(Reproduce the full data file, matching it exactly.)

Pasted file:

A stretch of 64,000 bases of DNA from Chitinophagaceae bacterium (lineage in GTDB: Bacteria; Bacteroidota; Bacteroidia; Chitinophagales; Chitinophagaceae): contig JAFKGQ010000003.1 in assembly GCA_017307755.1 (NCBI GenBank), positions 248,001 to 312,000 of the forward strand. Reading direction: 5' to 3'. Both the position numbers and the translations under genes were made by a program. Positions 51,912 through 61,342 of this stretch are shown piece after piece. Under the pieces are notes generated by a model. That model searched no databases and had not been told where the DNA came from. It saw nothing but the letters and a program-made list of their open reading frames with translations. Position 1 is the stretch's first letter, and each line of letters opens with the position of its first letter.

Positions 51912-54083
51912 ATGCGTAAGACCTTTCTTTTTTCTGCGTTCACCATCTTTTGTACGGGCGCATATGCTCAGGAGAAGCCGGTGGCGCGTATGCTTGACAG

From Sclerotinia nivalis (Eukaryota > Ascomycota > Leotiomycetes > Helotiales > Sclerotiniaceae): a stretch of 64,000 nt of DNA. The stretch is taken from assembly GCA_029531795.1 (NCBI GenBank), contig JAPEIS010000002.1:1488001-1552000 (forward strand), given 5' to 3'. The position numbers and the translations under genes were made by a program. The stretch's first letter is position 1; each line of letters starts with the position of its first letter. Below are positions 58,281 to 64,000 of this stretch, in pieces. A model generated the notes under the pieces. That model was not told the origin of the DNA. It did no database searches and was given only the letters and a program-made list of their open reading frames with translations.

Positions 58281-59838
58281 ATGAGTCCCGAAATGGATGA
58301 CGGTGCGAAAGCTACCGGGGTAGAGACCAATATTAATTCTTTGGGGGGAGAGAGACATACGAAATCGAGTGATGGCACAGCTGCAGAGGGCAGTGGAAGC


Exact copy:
A stretch of 64,000 bases of DNA from Chitinophagaceae bacterium (lineage in GTDB: Bacteria; Bacteroidota; Bacteroidia; Chitinophagales; Chitinophagaceae): contig JAFKGQ010000003.1 in assembly GCA_017307755.1 (NCBI GenBank), positions 248,001 to 312,000 of the forward strand. Reading direction: 5' to 3'. Both the position numbers and the translations under genes were made by a program. Positions 51,912 through 61,342 of this stretch are shown piece after piece. Under the pieces are notes generated by a model. That model searched no databases and had not been told where the DNA came from. It saw nothing but the letters and a program-made list of their open reading frames with translations. Position 1 is the stretch's first letter, and each line of letters opens with the position of its first letter.

Positions 51912-54083
51912 ATGCGTAAGACCTTTCTTTTTTCTGCGTTCACCATCTTTTGTACGGGCGCATATGCTCAGGAGAAGCCGGTGGCGCGTATGCTTGACAG

From Sclerotinia nivalis (Eukaryota > Ascomycota > Leotiomycetes > Helotiales > Sclerotiniaceae): a stretch of 64,000 nt of DNA. The stretch is taken from assembly GCA_029531795.1 (NCBI GenBank), contig JAPEIS010000002.1:1488001-1552000 (forward strand), given 5' to 3'. The position numbers and the translations under genes were made by a program. The stretch's first letter is position 1; each line of letters starts with the position of its first letter. Below are positions 58,281 to 64,000 of this stretch, in pieces. A model generated the notes under the pieces. That model was not told the origin of the DNA. It did no database searches and was given only the letters and a program-made list of their open reading frames with translations.

Positions 58281-59838
58281 ATGAGTCCCGAAATGGATGA
58301 CGGTGCGAAAGCTACCGGGGTAGAGACCAATATTAATTCTTTGGGGGGAGAGAGACATACGAAATCGAGTGATGGCACAGCTGCAGAGGGCAGTGGAAGC